Opportunity Zone Investments – What You Need to Know

The federal Opportunity Zone program offers significant tax incentives to taxpayers who invest in land-use, business or real-estate projects within specified low-income and underserved communities. Investors with the right strategy and long-term investment goals can take advantage of this program to reduce, or event eliminate, their capital gains taxes. 

As a real-estate attorney with Holmquist + Gardiner, I specialize in transactions involving mixed-use development properties and tax-deferred investment strategies, including Opportunity Zone investments. I help clients mitigate risks and successfully take advantage of incentives. 

Advice for Borrowers Seeking Multifamily Property Loans with Freddie Mac

It’s prime time to talk Freddie Mac Loans. Freddie Mac helps generate loans to large borrowers at highly competitive rates. This summer is no exception as low interest rates offer plenty of incentive for large borrowers to refinance or purchase multifamily residential property. But understanding Freddie Mac’s function, and the process required to secure a large multifamily loan, are important to achieve goals efficiently. 

Holmquist + Gardiner helps borrowers successfully acquire Freddie Mac loans in order to refinance or purchase multi-family residential properties. These are properties with a minimum of five units per building that cater to urban life. When seeking funding over $5 million, it’s important to be prepared.  Below are a few helpful tips…

Corporation Scams

If you have formed an entity in Washington, you know that there are several forms that must be filled out and exchanged with the Secretary of State’s office. Because the creation of a business entity is visible to the public, some bad actors have recently attempted to take advantage of new business owners by mailing them official-looking letters requesting payment for documents from the Secretary of State.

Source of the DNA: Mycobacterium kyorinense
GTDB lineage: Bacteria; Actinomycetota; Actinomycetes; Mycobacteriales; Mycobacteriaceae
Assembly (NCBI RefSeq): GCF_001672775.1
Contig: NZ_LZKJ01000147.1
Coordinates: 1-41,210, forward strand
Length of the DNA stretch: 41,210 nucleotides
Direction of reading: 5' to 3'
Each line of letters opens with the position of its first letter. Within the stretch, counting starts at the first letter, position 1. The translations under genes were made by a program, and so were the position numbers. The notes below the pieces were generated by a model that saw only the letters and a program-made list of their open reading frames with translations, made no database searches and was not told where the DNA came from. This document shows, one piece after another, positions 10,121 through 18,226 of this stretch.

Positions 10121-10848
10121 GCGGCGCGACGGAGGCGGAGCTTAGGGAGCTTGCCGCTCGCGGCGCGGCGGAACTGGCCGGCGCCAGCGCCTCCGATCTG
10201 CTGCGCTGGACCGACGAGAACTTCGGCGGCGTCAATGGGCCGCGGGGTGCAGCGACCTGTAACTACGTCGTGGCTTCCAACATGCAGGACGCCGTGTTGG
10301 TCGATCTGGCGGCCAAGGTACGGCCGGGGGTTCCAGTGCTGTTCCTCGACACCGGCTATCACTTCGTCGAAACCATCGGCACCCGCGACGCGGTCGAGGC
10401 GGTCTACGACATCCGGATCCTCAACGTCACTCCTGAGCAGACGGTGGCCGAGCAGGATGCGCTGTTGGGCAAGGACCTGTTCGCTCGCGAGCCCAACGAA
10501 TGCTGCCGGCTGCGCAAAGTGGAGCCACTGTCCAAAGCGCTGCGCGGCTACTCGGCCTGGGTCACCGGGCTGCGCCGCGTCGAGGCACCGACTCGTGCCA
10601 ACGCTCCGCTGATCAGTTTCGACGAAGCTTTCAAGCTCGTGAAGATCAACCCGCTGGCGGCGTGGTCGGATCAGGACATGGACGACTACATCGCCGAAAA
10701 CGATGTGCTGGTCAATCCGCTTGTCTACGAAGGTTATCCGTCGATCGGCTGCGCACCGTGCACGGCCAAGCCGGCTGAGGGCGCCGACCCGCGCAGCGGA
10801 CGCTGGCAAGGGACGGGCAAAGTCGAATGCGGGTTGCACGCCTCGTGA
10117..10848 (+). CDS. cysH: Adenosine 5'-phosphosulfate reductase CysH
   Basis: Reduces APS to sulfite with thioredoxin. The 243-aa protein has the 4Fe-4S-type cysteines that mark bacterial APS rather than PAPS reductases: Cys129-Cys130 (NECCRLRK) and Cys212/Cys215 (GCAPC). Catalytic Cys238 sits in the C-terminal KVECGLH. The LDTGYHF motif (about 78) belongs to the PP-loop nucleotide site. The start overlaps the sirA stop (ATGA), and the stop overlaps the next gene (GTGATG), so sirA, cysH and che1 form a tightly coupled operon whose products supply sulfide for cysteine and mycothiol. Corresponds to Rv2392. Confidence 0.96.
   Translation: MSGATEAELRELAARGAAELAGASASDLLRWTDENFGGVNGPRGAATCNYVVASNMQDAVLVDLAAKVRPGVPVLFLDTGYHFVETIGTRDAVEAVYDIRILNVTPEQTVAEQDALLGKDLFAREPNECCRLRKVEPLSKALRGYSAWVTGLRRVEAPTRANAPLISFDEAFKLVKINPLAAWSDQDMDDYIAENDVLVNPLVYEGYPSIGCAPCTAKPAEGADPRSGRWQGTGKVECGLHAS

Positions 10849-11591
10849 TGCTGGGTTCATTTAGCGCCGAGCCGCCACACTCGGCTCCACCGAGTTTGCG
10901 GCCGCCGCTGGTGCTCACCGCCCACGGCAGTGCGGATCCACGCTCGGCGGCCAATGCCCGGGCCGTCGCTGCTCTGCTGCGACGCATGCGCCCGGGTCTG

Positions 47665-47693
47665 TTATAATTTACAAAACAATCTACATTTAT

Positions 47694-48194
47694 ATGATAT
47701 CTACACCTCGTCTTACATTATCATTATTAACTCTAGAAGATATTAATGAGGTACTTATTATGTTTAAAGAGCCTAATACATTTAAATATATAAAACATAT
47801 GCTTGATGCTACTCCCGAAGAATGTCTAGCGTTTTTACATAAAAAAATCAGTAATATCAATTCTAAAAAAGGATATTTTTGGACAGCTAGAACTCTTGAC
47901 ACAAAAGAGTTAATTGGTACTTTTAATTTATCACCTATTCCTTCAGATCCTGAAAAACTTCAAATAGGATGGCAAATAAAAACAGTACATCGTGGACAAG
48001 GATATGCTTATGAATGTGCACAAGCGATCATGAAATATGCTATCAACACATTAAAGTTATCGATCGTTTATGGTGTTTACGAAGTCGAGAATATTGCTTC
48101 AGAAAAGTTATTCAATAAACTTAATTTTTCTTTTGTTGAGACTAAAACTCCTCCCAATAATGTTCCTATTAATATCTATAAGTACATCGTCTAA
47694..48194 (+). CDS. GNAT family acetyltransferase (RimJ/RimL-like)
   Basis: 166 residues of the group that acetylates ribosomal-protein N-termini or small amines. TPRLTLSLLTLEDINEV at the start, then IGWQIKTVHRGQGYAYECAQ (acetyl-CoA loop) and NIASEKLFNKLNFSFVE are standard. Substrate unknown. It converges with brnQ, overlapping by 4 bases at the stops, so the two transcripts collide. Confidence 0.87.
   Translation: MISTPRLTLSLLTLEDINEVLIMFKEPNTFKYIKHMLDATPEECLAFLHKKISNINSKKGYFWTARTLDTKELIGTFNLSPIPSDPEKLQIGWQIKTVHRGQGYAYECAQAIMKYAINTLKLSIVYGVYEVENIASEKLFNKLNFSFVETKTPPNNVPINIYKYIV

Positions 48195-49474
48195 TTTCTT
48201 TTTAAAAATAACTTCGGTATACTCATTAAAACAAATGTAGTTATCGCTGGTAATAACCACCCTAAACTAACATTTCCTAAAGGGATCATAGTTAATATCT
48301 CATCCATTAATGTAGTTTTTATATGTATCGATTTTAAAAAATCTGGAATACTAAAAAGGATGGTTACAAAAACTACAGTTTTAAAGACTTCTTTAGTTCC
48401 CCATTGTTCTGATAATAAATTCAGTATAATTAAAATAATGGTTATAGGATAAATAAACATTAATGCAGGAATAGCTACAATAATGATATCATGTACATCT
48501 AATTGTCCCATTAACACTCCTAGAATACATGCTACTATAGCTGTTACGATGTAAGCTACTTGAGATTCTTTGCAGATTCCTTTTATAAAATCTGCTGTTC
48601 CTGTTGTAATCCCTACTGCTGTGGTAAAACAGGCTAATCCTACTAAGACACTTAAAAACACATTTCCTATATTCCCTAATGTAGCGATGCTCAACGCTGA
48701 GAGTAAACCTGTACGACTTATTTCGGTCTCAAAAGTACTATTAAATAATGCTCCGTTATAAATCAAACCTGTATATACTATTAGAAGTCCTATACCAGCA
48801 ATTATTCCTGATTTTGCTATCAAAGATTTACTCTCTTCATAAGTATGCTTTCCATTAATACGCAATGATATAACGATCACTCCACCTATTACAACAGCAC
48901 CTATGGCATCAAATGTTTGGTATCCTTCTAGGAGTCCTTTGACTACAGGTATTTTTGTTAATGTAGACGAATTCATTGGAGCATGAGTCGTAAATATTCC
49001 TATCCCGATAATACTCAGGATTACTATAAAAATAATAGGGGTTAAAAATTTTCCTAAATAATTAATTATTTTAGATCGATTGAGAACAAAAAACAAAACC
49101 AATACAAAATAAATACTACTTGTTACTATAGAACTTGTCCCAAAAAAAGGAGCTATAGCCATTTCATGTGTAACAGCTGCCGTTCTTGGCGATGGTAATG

The Changing Future of Non-Compete Agreements in Washington, Part 2

We previously wrote about House Bills 2406 and 2931, which would significantly change the use of non-compete agreements in Washington. At the end of the session, both bills went to the House “X” file, which made it likely that neither would be passed this session. At the beginning of the Special Session both bills were reintroduced. However, the House adjourned the special session without taking further action.

The New Washington Limited Liability Company Act

On January 1, 2016, the new rules governing Washington State Limited Liability Companies (RCW 25.15; “the Act”) went into effect. The Washington legislature’s passed a major revision to the Act in an attempt to make LLC’s more flexible and user-friendly for businesses. The primary goal was to eliminate confusing portions of the Act and promote uniformity in the laws that apply to the state’s business entities. At Holmquist & Gardiner PLLC, we highly recommend that you learn these changes and revisit your operating agreement, as they may affect your LLC. Although there were numerous changes – a few highlights are discussed below.

The Changing Future of Non-Compete Agreements in Washington

In Washington, many employers use non-compete agreements to protect their businesses.  While Washington courts have always imposed limits on their validity, they are frequently enforced by the courts.  In Olympia, there are two bills currently under consideration that would impose further restrictions on the use of non-competes in Washington.

Seattle's 61% Minimum Wage - Now What?

On June 2, 2014, after great debate and protracted negotiations among various business and labor representatives throughout the City, the Seattle City Council made history by voting unanimously to pass Mayor Ed Murray’s $15 per hour minimum wage plan. The goal of the plan, according to the Mayor, is to “grow the middle class.”  This new minimum wage will eventually be a sixty one percent (61%) increase over the current state minimum wage of $9.32 per hour (already the highest state minimum wage in the United States), and is a dramatic wage escalation for those affected businesses.

Seattle's Paid Sick and Safety Time Requirements

Starting on September 1, 2012, employees of businesses operating in Seattle began accruing paid sick and paid safe time (PSST), defined as the “same hourly wage that the employee would have earned during the time PSST was taken.”  The new requirements apply to employers with more than four (4) full-time equivalent employees and cover all full and part-time employees, as well as temporary and occasional employees who work more than 240 hours in a calendar year.